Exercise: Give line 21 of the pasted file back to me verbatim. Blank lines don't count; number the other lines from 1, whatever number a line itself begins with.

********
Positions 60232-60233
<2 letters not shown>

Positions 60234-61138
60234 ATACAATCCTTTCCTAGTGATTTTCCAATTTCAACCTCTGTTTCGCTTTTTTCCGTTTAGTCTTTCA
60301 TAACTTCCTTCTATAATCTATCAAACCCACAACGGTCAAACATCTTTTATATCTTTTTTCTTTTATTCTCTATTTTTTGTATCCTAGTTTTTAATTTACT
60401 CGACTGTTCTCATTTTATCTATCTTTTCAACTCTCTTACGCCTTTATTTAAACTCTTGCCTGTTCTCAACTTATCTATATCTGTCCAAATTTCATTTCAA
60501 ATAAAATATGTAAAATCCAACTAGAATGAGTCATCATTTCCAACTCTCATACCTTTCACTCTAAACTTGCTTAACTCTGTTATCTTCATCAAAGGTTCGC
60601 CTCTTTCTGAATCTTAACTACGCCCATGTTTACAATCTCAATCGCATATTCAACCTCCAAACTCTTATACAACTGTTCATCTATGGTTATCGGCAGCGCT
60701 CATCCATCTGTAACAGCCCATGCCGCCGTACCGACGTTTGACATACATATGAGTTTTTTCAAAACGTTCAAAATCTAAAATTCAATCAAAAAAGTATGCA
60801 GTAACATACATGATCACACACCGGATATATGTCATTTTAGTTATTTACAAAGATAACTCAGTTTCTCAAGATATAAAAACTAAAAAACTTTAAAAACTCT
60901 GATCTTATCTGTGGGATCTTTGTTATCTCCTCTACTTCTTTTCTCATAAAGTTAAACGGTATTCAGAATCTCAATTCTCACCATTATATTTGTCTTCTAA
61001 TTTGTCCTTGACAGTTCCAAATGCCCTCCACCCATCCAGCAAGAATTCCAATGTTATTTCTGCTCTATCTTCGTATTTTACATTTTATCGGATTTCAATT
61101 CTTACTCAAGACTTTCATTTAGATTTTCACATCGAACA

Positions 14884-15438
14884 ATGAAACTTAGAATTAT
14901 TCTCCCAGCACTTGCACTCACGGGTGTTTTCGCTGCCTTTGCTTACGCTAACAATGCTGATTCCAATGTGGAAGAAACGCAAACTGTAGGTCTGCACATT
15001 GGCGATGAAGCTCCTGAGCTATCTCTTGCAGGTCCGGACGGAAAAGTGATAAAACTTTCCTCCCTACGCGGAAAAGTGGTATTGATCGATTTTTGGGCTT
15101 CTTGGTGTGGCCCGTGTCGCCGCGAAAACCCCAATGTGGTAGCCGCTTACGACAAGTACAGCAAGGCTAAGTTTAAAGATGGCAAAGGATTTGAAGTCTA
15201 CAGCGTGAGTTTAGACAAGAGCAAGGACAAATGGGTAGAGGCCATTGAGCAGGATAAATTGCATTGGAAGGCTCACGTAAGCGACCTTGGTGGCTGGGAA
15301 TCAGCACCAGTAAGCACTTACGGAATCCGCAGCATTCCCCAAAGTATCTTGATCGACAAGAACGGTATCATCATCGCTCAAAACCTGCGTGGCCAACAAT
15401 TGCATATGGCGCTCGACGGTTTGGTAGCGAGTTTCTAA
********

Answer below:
15401 TGCATATGGCGCTCGACGGTTTGGTAGCGAGTTTCTAA